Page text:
Brewery Profile: Borderlands Brewing Company

By Mike Gerrard
By Mike Gerrard
May 31, 2018

The brewing bug knows no bounds.

Back in 2010, Michael Mallozzi and Myles Stone were close friends. They'd met on the kickball field. Myles studied medicine at the U of A, with the aim of becoming a family physician. Michael had a PhD in microbiology, which he followed with research on disease-causing bacteria, also at the U of A.

Then, as if they had all the time in the world on their hands, they decided to open a brewery. One of the factors in their friendship was a mutual love of craft beer, along with a commitment to the Tucson community in which they had both grown up.

"Our first home brewing experience together was great," Mallozzi said. "It was an extract batch — those are pretty hard to screw up. Our first all-grain batch on the other hand — well that's a different story."

Soon after that first joint batch, they knew they wanted to open a brewery.

"I blame Myles," Mallozzi said. "He blames me." Whoever takes the blame or credit, Borderlands Brewing Company was born.

Collaboration is a big part of the Borderlands ethos, producing a range of what they call "collabrews." One was with Buqui Bichi Brewing of Hermosillo in Sonora, and together they came up with a Beer without Borders Brown Ale.

"Maybe it's just my instinct coming from an academic science perspective," said Mallozzi, "but collaborations are the only way to get things done. Besides that, it's a great way to solidify relationships in the industry and create something entirely new through partnership that neither of you could do alone."

Noche Dulce Moonlight Vanilla Porter and Citrana Southwestern Style Gose cans at Borderlands Brewing Co. (Credit: Jackie Tran)
Noche Dulce Moonlight Vanilla Porter and Citrana Southwestern Style Gose cans at Borderlands Brewing Co. (Credit: Jackie Tran)

Something new definitely describes the Borderlands partnership with Sentinel Peak to create a new bigger brewery facility at 330 S. Toole. Both companies will retain their identity and independence, but sharing brewing facilities has its advantages.

"We could easily double or triple production through this partnership," Mallozzi said, "which is no small undertaking."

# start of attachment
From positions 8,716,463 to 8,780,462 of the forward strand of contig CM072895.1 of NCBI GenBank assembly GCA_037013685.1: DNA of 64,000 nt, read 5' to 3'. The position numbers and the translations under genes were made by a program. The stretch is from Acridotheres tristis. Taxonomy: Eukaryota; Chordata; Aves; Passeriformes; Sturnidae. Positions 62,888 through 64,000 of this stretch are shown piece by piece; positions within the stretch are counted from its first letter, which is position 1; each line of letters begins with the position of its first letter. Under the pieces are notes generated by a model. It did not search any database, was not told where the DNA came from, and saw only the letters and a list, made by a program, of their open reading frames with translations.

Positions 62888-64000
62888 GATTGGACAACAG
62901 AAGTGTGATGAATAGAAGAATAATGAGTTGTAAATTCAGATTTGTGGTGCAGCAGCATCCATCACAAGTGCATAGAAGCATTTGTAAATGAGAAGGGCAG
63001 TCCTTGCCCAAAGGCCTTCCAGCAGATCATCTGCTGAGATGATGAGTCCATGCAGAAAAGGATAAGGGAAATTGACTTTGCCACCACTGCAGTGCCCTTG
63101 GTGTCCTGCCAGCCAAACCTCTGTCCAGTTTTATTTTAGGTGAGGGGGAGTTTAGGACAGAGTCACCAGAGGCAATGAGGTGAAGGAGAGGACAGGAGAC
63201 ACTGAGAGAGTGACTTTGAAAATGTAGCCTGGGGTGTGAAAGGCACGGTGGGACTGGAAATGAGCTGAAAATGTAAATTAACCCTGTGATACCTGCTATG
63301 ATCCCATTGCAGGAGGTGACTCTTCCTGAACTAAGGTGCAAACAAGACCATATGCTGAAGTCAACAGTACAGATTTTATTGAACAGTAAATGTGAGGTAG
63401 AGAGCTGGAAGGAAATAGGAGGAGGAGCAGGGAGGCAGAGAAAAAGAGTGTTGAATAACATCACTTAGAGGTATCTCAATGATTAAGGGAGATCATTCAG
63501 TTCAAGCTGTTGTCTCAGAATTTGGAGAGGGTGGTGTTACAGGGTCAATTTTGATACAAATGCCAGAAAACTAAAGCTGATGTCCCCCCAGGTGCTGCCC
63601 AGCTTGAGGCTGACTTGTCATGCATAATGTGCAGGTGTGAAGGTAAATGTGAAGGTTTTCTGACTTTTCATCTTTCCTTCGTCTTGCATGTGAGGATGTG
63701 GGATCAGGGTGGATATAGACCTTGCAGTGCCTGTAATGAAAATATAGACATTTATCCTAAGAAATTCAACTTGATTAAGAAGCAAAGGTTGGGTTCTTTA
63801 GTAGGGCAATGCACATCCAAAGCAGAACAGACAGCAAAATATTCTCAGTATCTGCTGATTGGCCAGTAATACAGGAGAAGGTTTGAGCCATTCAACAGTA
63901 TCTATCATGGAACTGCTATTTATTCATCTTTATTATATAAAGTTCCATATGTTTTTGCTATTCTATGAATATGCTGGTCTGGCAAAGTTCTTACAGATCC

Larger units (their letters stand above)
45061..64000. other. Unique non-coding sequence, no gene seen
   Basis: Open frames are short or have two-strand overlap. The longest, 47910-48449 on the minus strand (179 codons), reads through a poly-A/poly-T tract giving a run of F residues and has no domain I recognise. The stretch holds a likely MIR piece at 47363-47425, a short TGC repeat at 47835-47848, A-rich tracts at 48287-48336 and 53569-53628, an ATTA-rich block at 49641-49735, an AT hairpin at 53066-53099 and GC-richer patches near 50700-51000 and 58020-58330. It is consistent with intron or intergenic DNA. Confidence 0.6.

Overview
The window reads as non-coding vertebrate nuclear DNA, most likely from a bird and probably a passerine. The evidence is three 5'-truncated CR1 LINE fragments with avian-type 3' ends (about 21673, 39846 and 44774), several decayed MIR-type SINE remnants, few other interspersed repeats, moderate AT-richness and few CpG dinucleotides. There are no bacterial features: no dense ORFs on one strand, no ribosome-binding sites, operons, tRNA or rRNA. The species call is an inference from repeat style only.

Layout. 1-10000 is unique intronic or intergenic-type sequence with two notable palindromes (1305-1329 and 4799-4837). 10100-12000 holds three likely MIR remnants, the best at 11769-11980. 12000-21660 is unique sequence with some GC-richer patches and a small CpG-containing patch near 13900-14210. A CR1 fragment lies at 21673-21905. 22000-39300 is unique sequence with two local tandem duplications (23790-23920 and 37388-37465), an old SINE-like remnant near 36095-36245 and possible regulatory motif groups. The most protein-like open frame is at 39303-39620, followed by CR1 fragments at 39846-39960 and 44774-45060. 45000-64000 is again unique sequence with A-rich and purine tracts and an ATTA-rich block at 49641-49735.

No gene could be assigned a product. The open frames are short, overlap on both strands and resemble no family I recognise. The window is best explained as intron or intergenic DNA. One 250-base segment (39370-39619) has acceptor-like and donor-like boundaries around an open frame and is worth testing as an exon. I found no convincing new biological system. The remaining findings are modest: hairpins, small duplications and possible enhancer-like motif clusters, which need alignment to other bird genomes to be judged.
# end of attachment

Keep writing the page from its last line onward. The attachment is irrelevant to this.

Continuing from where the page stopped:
Fans of both breweries can probably expect some more collabrews, too. But how do they square expanding with keeping on top of their regular jobs? Since they started Borderlands, Stone has worked as a family physician.

"Yes, for several months I've been working for Indian Health Services in Whiteriver," Stone said, "along with my wife Aimee, who's a nurse. We're not the only ones who are doing this. Unfortunately it's kind of a new normal, given the economics of our time. From a time and family perspective, it's extremely difficult if not impossible to keep a balance."

That's one reason expansion matters. By expanding they can afford to recruit people to do some of the jobs the two friends have been doing, simply because there was no one else to do them.

Interior at Borderlands Brewing Co. (Credit: Jackie Tran)
Interior at Borderlands Brewing Co. (Credit: Jackie Tran)

Whoever they recruit will have to believe, as Mallozzi and Stone do, in what they call Sustainable Brewing. Borderlands Brewing Company belongs to Conserve2Enhance, a Tucson-based organization which helps businesses and home-owners conserve water. The brewery also reduces its energy use through TEP's Community Solar program. Borderlands gives away its spent grain for use in composting, and even plans its delivery routes to minimize energy usage.

The whole community ethos spreads throughout the company. Their tap room is filled with work by local artists, all for sale, while outside the brewery is a huge and colorful mural.

"Our mural was commissioned by the Downtown Tucson Partnership as part of a graffiti mitigation effort, and was designed and painted by Joe Pagac," Mallozzi said.

Joe Pagac mural at Borderlands Brewing Co. (Credit: Jackie Tran)
Joe Pagac mural at Borderlands Brewing Co. (Credit: Jackie Tran)

Tucson artist Pagac's murals can be seen around the city, with the one at Borderlands Brewing Company being one of the biggest in Tucson. It's filled with desert landscapes and bizarre mixtures of animals and people. It's probably not a good idea to look too closely after several beers.

Asked which is his own favorite beer, Mallozzi again came back to community.

"Well, that's like asking which child are you most proud of," Mallozzi said. "But I'm most proud of the beers that help our community, the most recent of which was the Beat Bock Buffelgrass Beer we made in collaboration with the Desert Musuem."

Over the years Borderlands has produced some original brews, such as an Imperial German Chocolate Cake porter-style beer.

"Dan Bruner, our assistant brewer, came up with the beer for a cask we did for the Real Wild and Woody Festival a few years ago," Mallozzi said. "It was ranked the number one beer at the festival by one of the bloggers. We've been making it ever since."

Another original creation was TKMA IPA, named for the Tucson Kitchen Musicians Association. TKMA puts on the annual Tucson Folk Festival, the first weekend every May, and Borderlands is the official brewer for the festival. With temperatures at the last festival hitting the hundred mark, Borderlands sold quite a few beers.

But what's their best-selling brew?

"Toole Avenue is quickly becoming our most popular beer," Mallozzi said. "This hazy juicy New England style IPA is a best-seller here in the tap room, and statewide."

With their beer now also available in Phoenix and Flagstaff, as well as throughout Tucson, Borderlands is spreading while staying proudly wedded to its Tucson roots.

Borderlands Brewing Company is located at 119 E. Toole Ave. For more information, visit

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